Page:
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Research Assistance Matching (RAM) Project
  1. Wasim Maziak1,
  2. Heather Wipfli2
  1. 1Syrian Center for Tobacco Studies;maziaknet.sy
  2. 2Johns Hopkins School of Public Health;hwipflijhsph.edu

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    During a meeting of the Society for Research on Nicotine and Tobacco in March, in Prague, Czech Republic, an important new scheme was launched, the Research Assistance Matching (RAM) Project. This is an innovative online programme to facilitate tobacco control research collaboration by connecting researchers and providing them with a platform to share and exchange information. The purpose of the project is to enhance the spread and quality of tobacco control research in developing countries by: helping researchers in such countries to increase their access to the expertise and experience of the international tobacco control research community, and assisting international colleagues to identify potential partners in developing countries. RAM is currently supported by the Syrian Centre for Tobacco Studies, the Institute for Global Tobacco Control of the Johns Hopkins School of Public Health, and GLOBALink.


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    The RAM logo.

    The initial rationale for the project stemmed from the fact that many researchers in developing countries are not integrated within the international research community, are not part of any international collaboration, and lack the required local expertise to support their research activity. When faced with difficult research questions in the past, these researchers have been forced to seek out expert advice by searching the internet and/or relevant scientific publications for expert names and contact information. However, since most experts are already overstretched by their existing workload, many of these requests for help remained unanswered or were dealt with superficially. However, there are still many experts who are willing to commit some of their time to help a worthy researcher from a developing country, and a recent assessment of over 150 tobacco control researchers found that around 30% were interested in offering mentorship. What has been lacking is a medium to channel credible research assistance seekers in less developed countries to experts willing to help.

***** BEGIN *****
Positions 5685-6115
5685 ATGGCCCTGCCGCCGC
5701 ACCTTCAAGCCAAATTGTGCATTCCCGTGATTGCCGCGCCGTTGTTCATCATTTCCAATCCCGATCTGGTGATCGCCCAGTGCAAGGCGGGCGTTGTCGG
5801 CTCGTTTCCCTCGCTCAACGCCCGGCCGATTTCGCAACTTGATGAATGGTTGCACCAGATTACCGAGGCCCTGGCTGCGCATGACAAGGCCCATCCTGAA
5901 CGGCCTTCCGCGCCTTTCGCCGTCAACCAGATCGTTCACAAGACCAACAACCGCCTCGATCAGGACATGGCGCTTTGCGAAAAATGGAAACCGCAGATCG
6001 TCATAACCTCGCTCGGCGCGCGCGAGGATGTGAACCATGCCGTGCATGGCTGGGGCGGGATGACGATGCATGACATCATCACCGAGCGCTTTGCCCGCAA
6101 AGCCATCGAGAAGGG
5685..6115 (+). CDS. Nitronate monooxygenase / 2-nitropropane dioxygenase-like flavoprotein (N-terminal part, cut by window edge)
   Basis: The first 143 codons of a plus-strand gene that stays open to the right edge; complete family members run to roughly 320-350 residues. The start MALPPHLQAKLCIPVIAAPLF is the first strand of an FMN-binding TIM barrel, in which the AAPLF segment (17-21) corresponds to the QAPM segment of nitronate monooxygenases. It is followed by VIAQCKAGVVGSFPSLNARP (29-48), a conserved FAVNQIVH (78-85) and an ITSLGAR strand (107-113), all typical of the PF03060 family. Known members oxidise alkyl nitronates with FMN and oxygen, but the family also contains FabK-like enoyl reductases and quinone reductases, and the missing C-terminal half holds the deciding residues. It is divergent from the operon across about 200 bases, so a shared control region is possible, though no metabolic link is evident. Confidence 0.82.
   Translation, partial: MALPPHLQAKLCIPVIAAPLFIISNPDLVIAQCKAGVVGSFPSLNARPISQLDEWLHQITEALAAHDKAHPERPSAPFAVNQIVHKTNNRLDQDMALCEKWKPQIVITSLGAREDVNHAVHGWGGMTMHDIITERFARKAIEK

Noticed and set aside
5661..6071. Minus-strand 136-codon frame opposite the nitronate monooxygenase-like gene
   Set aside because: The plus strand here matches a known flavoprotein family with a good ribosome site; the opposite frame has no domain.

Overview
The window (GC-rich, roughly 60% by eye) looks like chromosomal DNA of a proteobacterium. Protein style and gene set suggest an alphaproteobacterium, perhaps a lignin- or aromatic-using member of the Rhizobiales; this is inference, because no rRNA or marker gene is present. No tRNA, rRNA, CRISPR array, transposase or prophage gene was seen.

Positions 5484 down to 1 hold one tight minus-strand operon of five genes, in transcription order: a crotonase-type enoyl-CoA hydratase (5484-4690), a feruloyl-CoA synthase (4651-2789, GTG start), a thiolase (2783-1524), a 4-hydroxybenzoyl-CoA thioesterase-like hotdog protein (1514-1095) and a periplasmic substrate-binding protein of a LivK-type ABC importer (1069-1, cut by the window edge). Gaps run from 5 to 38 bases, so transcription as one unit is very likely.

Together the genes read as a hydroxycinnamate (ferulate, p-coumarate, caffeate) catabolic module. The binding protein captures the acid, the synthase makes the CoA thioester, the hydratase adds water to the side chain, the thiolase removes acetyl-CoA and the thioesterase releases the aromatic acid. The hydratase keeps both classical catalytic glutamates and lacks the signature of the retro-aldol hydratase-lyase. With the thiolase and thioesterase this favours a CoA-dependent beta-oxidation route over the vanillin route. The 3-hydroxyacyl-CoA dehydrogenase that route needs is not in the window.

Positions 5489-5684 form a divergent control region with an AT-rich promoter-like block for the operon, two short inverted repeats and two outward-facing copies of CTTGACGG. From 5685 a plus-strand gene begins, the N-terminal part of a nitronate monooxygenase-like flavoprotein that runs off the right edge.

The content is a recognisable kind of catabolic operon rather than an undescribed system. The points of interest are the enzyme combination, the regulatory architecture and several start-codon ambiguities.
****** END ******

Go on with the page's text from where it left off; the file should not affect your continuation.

The idea of RAM was first suggested in 2000, when one of the current collaborators on the project suggested a science-aid type of programme, indicating the need for an easily accessible system whereby scientists in developing countries can talk to individual experts in more advanced countries. Initial web development began soon afterwards and today the internet based application has been integrated within the Global Tobacco Research Network website (www.tobaccoresearch.net/ram). The internet application is designed to facilitate initial contact and matching between assistance seeking and assistance offering counterparts, as well as to provide a platform for continuous collaboration. The application contains personalised project pages, a categorised project directory, an expert directory, participant profiles, the ability to upload files, and direct messaging between up to 10 project collaborators.

    Clearly, in order for this resource to reach its full potential, it must be broadly promoted and utilised by researchers in developing countries, as well as by experts. There is no question that many researchers in developing countries will benefit from participation in RAM. However, this project can also benefit experts in developed countries by providing a chance to forge international partnerships, seek international funding, and have the ability to collect data from remote areas and populations at little expense. Experts may need to be assured that they can freely set or change their level of engagement in mentoring relationships within RAM and even withdraw from it without having to give explanations or disclosure of this information. Currently, RAM is designed as a minimum intervention programme, where the collaborating parties are the only ones to decide on the form and nature of their partnership.

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